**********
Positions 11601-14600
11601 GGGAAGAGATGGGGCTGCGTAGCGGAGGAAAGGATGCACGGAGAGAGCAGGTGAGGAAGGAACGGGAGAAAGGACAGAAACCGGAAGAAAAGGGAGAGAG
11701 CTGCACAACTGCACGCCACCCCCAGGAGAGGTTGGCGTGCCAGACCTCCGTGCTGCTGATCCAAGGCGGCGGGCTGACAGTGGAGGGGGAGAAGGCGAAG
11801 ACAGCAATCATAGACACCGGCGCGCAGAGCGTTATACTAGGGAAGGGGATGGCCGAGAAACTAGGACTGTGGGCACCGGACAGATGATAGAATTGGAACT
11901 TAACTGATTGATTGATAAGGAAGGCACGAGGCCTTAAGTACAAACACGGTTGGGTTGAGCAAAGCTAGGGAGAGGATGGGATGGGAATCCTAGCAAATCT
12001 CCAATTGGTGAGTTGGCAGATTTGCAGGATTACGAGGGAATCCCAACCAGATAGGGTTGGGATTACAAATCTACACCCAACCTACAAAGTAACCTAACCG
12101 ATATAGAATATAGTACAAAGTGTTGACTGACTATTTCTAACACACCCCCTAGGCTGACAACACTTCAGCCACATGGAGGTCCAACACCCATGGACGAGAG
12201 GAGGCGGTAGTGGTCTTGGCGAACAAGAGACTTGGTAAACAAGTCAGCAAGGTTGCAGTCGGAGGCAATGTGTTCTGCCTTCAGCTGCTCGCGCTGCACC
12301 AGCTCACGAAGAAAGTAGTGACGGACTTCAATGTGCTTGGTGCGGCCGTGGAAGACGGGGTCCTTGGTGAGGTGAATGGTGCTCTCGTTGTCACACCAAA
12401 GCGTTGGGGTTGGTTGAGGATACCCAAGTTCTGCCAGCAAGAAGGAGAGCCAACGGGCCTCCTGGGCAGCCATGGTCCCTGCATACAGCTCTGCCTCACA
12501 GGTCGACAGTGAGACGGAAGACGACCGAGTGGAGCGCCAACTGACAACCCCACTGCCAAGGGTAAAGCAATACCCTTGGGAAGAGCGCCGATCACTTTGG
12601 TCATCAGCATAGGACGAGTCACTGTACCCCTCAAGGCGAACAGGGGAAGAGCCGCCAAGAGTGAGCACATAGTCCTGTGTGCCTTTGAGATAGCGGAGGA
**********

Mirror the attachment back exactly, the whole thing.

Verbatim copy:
Positions 11601-14600
11601 GGGAAGAGATGGGGCTGCGTAGCGGAGGAAAGGATGCACGGAGAGAGCAGGTGAGGAAGGAACGGGAGAAAGGACAGAAACCGGAAGAAAAGGGAGAGAG
11701 CTGCACAACTGCACGCCACCCCCAGGAGAGGTTGGCGTGCCAGACCTCCGTGCTGCTGATCCAAGGCGGCGGGCTGACAGTGGAGGGGGAGAAGGCGAAG
11801 ACAGCAATCATAGACACCGGCGCGCAGAGCGTTATACTAGGGAAGGGGATGGCCGAGAAACTAGGACTGTGGGCACCGGACAGATGATAGAATTGGAACT
11901 TAACTGATTGATTGATAAGGAAGGCACGAGGCCTTAAGTACAAACACGGTTGGGTTGAGCAAAGCTAGGGAGAGGATGGGATGGGAATCCTAGCAAATCT
12001 CCAATTGGTGAGTTGGCAGATTTGCAGGATTACGAGGGAATCCCAACCAGATAGGGTTGGGATTACAAATCTACACCCAACCTACAAAGTAACCTAACCG
12101 ATATAGAATATAGTACAAAGTGTTGACTGACTATTTCTAACACACCCCCTAGGCTGACAACACTTCAGCCACATGGAGGTCCAACACCCATGGACGAGAG
12201 GAGGCGGTAGTGGTCTTGGCGAACAAGAGACTTGGTAAACAAGTCAGCAAGGTTGCAGTCGGAGGCAATGTGTTCTGCCTTCAGCTGCTCGCGCTGCACC
12301 AGCTCACGAAGAAAGTAGTGACGGACTTCAATGTGCTTGGTGCGGCCGTGGAAGACGGGGTCCTTGGTGAGGTGAATGGTGCTCTCGTTGTCACACCAAA
12401 GCGTTGGGGTTGGTTGAGGATACCCAAGTTCTGCCAGCAAGAAGGAGAGCCAACGGGCCTCCTGGGCAGCCATGGTCCCTGCATACAGCTCTGCCTCACA
12501 GGTCGACAGTGAGACGGAAGACGACCGAGTGGAGCGCCAACTGACAACCCCACTGCCAAGGGTAAAGCAATACCCTTGGGAAGAGCGCCGATCACTTTGG
12601 TCATCAGCATAGGACGAGTCACTGTACCCCTCAAGGCGAACAGGGGAAGAGCCGCCAAGAGTGAGCACATAGTCCTGTGTGCCTTTGAGATAGCGGAGGA